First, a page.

Monday, May 2, 2011

theatre review- A CHORUS LINE - National Tour NJPAC May 1

The non-equity tour of A Chorus Line came to the New Jersey Performing Arts Center in Newark for a week's worth of performances last week and we caught the final performance yesterday.

Gaspare Diblasi as Paul
If there is anyone reading this that doesn't know the history of the show or it's significance to the world of musical theatre, here is a brief recap:   In early 1974, a group of unemployed dancers held sessions where they discussed what their lives are like and how being a dancer has affected them.  These very intimate and autobiographical interviews were tape recorded and Director/Choreographer Michael Bennett, working with book writers James Kirkwood and Nicholas Dante crafted the contents of the recordings into the plot for A Chorus Line.  Several of the people involved in the original taped interviews were cast in the original production of the show and the resulting musical portrays an audition for the dancing chorus of a Broadway show.  The people auditioning are mainly veteran dancers in their 20's through early 30's.   The show ends with Zach, the director/ choreographer character in the show picking the eight dancers who will be in his show.

But before the eight are picked, Zach turns the audition into something out of the usual by having the dancers talk about their lives including such topics as what their childhoods were like, why they wanted to become dancers and what they would do if they couldn’t dance anymore.  The show has an honesty to it that shows the reality behind the people involved as well as their motivation for dancing and some of their deep inner thoughts.  What the dancers reveal about their lives has a universality to it and that is why I believe the show still resonates years later.  As in some way each of us has something in common with at least one, if not many of the dancers on the stage.  Whether it be a difficult childhood, teen angst, body issues or the simple joy of loving the profession you've chosen.  And it's also about the passion that one has for something, again a feeling everyone can relate to.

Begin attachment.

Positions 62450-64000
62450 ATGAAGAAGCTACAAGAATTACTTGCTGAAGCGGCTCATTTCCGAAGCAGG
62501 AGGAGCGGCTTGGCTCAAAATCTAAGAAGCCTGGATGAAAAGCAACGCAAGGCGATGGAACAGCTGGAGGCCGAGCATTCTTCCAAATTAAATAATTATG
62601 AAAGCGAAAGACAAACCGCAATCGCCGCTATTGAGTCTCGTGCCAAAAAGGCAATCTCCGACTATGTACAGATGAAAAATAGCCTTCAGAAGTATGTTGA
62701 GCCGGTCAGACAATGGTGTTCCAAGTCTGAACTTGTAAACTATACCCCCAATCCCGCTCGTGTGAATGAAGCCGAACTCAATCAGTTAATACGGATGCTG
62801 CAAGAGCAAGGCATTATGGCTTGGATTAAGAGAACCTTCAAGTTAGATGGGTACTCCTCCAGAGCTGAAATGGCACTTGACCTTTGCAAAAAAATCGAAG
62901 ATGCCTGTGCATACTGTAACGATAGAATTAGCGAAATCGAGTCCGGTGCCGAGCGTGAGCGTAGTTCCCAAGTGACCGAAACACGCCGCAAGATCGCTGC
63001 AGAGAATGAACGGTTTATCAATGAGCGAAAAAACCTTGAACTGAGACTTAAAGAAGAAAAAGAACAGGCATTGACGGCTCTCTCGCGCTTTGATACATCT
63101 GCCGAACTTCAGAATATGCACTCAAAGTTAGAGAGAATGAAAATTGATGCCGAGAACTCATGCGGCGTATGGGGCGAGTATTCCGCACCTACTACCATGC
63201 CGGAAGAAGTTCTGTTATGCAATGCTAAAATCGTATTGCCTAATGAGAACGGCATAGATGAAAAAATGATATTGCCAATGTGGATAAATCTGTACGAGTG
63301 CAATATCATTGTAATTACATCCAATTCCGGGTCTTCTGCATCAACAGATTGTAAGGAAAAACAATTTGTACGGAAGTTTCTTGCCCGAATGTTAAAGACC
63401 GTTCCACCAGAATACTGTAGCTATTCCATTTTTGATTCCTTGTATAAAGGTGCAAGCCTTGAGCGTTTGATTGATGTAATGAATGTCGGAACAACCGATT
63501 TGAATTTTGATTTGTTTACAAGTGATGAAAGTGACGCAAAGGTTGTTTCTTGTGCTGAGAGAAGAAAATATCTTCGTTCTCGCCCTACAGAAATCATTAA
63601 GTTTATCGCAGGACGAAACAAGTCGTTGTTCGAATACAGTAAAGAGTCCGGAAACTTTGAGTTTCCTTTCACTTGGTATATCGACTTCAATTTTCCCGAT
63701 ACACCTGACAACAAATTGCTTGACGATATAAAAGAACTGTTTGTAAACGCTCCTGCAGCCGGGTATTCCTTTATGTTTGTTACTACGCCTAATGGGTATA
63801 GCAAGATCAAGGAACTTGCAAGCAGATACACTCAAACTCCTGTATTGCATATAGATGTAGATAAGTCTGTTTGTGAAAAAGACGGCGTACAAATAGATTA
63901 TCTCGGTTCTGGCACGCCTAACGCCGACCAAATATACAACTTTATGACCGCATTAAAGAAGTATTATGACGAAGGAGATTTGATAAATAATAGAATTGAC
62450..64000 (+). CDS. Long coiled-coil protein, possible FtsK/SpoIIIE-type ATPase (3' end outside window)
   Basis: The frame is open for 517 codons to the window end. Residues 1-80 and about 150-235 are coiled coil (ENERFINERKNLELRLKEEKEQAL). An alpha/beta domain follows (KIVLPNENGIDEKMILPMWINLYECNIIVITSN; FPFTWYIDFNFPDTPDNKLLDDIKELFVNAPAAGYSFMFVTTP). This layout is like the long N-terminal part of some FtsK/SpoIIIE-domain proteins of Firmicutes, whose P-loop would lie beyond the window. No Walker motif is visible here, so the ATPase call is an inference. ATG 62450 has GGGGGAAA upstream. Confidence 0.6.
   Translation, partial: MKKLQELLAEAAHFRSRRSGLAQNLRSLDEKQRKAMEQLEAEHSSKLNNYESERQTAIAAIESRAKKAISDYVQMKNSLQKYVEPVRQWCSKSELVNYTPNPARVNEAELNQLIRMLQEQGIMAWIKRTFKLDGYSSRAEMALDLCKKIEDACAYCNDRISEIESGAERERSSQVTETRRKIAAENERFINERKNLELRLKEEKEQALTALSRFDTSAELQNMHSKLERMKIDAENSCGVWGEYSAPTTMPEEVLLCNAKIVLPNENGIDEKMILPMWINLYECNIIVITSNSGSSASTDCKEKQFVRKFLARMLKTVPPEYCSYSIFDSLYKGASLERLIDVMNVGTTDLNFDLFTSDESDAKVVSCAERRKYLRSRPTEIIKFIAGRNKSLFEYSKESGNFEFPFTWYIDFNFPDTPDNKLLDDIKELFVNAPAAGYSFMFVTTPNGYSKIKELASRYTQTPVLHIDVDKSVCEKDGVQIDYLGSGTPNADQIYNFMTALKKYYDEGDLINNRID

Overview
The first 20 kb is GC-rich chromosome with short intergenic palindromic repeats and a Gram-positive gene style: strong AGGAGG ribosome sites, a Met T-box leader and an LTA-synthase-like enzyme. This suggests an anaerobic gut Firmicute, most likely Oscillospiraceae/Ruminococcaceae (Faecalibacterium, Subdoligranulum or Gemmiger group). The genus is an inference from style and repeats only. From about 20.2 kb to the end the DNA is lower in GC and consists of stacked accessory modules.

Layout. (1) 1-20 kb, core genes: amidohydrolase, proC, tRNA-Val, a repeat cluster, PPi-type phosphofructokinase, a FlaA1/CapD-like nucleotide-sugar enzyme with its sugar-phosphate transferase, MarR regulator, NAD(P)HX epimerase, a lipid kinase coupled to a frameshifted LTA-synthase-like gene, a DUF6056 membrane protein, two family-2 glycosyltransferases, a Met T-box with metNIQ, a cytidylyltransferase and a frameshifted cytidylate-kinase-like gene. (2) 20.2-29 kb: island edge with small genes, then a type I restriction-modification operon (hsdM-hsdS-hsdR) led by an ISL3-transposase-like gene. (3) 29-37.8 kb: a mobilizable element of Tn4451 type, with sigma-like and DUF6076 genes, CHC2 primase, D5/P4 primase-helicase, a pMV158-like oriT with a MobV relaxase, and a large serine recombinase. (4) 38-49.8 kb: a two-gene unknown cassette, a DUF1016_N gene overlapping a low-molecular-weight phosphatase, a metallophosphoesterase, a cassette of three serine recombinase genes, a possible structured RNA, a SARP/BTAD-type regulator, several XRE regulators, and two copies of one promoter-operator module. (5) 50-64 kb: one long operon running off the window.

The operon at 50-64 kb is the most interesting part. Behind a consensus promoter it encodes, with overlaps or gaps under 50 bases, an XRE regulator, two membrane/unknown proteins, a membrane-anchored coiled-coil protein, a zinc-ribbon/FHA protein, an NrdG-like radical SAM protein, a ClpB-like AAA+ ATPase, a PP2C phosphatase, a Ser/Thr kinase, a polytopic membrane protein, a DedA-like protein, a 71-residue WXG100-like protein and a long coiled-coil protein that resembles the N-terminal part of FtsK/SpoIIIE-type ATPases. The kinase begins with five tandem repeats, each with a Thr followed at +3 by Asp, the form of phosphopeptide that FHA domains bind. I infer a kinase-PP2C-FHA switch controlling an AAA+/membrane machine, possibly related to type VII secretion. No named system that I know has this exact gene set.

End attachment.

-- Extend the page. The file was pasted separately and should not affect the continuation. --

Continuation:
Rylyn Juliano as Cassie
And, of course, another reason for the success of this show is that there is a lot of pretty amazing choreography.

The fact that many of the actual people who were involved in the original interviews were basically playing themselves in the show and with their "characters" saying the words that they themselves said about their own lives in the taped conversations is pretty amazing.  I'm sure many of the thousands of dancers who have played the characters in this show in various productions over the years have also had similar connections to either the character they're playing or the other characters in the cast as well.

This was a musical like none other, no other musical had ever had a "workshop" like this one did, so I guess we have to thank it for the fact that workshops now exist to help mold a show and get it in shape.  And while there have been many musicals before that showed backstage life, this was the first to go deep inside the characters to truly understand how they became the people they are, what motivates them and what their deepest fears are.   One can look back to Company, which Bennett also choreographed, that also deals with a lot of the inner thoughts and feelings of it's characters as a potential starting point for what Bennett was able to create with A Chorus Line.  But, I think the fact that the characters in the show come across as autobiographical and the realism behind the fact that you had actors who had to audition for the production of this musical now playing characters who are also auditioning for the show within the show is what made this more realistic then any musical that came before it and made it into the phenomenon that it became.